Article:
By Irene Ebrahimi Darsinouei
We are back in our respective Ethiopian and Rwandan homes, and look back on a week in India that was both knowledge and travel intensive. Over the course of 7 days we drove over 700 km, to see how ginger and turmeric production is done, from field to market, in Kerala and Tamil Nadu.
What we found is that there is great potential to adapt and replicate the Indian best practices to our local contexts. Many aspects our speakers highlighted with regard to their context, are recognizable. Peermade Development Society (PDS) Organic Spices used the terms ‘small holdings’, ‘remote location’, ‘limited irrigation system’, ‘limited production capabilities’ and ‘difficult access to market’ to describe their production environment. That sounds familiar!
Their advice with regard to seed treatment, irrigation and institutional support therefore lends itself well to address the Ethiopian and Rwandan challenges. However, ‘nothing is constant’, George Paul, CEO of Synthite Industries – the world’s leading processing factory for the value added products from spices – he said. As much as knowledge on disease mitigation is of the essence to us today, as productivity improves, new challenges, including meeting market entry requirements, are looming on the horizon. This holds true for our Indian partners as well, who operate in an environment with increasingly low profit margins and have difficulty accessing sufficient raw materials.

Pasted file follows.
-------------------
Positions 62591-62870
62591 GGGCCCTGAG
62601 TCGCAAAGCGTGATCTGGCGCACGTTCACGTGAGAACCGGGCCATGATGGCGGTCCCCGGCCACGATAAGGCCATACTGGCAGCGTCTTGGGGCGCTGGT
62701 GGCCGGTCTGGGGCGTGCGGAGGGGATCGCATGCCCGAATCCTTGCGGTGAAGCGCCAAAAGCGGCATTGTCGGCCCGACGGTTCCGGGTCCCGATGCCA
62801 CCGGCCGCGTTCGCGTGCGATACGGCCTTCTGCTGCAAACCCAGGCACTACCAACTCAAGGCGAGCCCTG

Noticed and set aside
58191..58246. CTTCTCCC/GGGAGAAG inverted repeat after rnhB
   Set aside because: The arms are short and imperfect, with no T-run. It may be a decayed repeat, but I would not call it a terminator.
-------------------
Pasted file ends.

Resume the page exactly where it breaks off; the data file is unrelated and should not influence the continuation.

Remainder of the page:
Last week’s training showcased the benefits of South-South knowledge sharing and cooperation. India has achieved substantial results when it comes to ginger and turmeric cultivation, and has developed effective practices to maintain its ginger yield despite diseases. The knowledge shared by our Indian partners creates enormous opportunity to boost the productivity of Ethiopia and Rwanda’s ginger and turmeric crops. But most importantly, sharing this expertise can lay the groundwork to find relevant, effective and efficient solutions to jointly address challenges in the future.